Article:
If you are a fan of fantasy fiction in any way, I expect you will have heard of and read The Lord of the Rings before. If you have not read it before, all I can really say is that you should definitely read it as soon as possible.
As I sat to start writing this review, I realized that I really could not write the typical review of a book I love so much. So this will be a little different. Before I really start, however, I want to share a couple bits of information. One is important to note for the “reviews,” and the other is a little creepy but nevertheless interesting.
First up is the important bit. You may or may not be aware of this, but The Lord of the Rings is actually not a series of books. Tolkien wrote it as one book, but because of the publishing industry and such, they wanted to split up the books. Thus, we have The Fellowship of the Ring, The Two Towers, and The Return of the King. They are three volumes of the same book, rather than three separate books in a series. I used to think that The Lord of the Rings was a series until I did some research into it in the last four years. This fact is often masked because most copies are printed separately (my own copies are as well), though I do know they sometimes combine them into one (my brother’s old copy is all three volumes in one huge book).
The next piece of information regards one of the feature poems in the book, particularly in an introductory capacity in The Fellowship of the Ring. In case you do not have a copy handy and need a refresher, this is the text of the poem:
Three rings for the Elven-kings under the sky,
Seven for the Dwarf-lords in their halls of stone,
Nine for Mortal Men doomed to die,
One for the Dark Lord on his dark throne
In the Land of Mordor where the Shadows lie.
One Ring to rule them all, One Ring to find them,
One Ring to bring them all and in the darkness bind them
In the Land of Mordor where the Shadows lie.
The numbers in this poem are three, seven, nine, and one. I do not know how Tolkien chose these numbers (apart from the One being the Master Ring), but there is something quite eerie about them. In digits, they are 3, 7, 9, and 1, which works out to be 1973 if you write them backwards from their order of appearance in the poem. For those who are not aware, J.R.R. Tolkien died in 1973. I do not know about you, but although this is a coincidence, I think it is quite the eerie one!
As I read this, I was thinking about what my favourite thing about The Fellowship of the Ring is. Honestly, I do not think that I can name just one thing. There are so many things I simply love about this book (and the other two volumes).
One thing that stands out to me is actually a few things rolled into one. How is that possible, you may ask? Well, I definitely notice the things that did not make it into the film version of this story. Specifically, I noticed the section on Tom Bombadil and the differences regarding the way in which Frodo left The Shire to go on the adventure.
I can see why they changed the way Frodo left, since in the book he stays in Hobbiton for quite a few years after Bilbo left. It makes sense to shorten things to get the movie moving along. However, I really wish they included the part with Tom Bombadil. I mean sure, it seems like a little “dip” or “diversion” in the story, but I think if you really read the material, you can see there is a lot of interesting information. I would actually be interested to know more about Tom Bombadil and his reaction to the Ring. I will have to buy a copy of The Adventures of Tom Bombadil. I have no idea what it includes, but I am confident it is good. Everything I have read from Tolkien is!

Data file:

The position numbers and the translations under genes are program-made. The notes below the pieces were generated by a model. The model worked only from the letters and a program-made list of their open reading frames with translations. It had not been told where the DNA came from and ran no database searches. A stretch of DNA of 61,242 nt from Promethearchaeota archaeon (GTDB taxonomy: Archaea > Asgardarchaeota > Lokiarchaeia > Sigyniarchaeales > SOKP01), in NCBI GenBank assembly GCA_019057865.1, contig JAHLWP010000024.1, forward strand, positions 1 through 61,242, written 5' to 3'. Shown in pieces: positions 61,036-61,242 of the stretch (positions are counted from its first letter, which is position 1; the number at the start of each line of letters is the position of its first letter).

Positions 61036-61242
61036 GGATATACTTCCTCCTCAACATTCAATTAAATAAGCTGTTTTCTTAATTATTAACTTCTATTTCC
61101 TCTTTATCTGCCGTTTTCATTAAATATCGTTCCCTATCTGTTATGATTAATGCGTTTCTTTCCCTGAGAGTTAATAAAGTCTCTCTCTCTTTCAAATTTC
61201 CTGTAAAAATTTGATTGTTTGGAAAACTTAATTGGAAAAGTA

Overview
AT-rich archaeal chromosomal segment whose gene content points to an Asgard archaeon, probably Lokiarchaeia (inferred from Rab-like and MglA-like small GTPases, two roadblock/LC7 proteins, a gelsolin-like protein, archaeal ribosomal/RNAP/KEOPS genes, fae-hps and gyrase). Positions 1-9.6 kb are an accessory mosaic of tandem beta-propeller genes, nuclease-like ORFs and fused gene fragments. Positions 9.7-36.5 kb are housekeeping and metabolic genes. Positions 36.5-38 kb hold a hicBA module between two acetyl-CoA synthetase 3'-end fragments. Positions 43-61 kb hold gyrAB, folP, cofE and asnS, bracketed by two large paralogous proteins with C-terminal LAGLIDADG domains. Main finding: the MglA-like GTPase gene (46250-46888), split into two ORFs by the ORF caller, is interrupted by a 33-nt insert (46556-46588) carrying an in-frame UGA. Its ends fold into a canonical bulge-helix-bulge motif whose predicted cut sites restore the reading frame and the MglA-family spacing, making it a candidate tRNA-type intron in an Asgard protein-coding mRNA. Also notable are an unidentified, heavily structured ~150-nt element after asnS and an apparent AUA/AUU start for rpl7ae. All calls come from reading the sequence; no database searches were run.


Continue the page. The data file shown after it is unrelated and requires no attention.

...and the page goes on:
I think my favourite character introduction is in this one, though of course I have to refresh my memory with the other two volumes. The way Aragorn is introduced to the story is really good. Frankly, I think his character background is the most interesting to me. He is not my favourite character, though I think he would come in second.
The final thing I will mention in this post is perhaps my favourite poet from these books. Of course, it is also the most famous one, though I urge you to wait until you hear my explanation. For your convenience, I am including the text here:
“All that is gold does not glitter,
Not all those who wander are lost;
The old that is strong does not wither,
Deep roots are not reached by the frost.
From the ashes a fire shall be woken,
A light from the shadows shall spring;
Renewed shall be blade that was broken,
The crownless again shall be king.”
I love the language of this text, the underlying meaning, and frankly everything else about this text. I know most people quote “Not all those who wander are lost” when they refer to this poem, and though I do like that line, it is not my favourite.
I particularly enjoy the first line “All that is gold does not glitter” and “From the ashes a fire shall be woken.” Part of the reason I like the first line is because it is a nod to Shakespeare, which actually occurs quite a bit throughout The Lord of the Rings, though most people might not know it. The ashes line reminds me of a phoenix, and the mood of that one just brings some hope to everything in my opinion.
I could go on and on about why I love The Fellowship of the Ring, but that would take forever. I invite you to comment below with the things you like about this book. If you have any questions about it, I will be happy to answer them! My post on The Two Towers will be live next Friday, so look forward to that.
Title: The Fellowship of the Ring
Author: J.R.R. Tolkien
Publisher: George Allen & Unwin (first)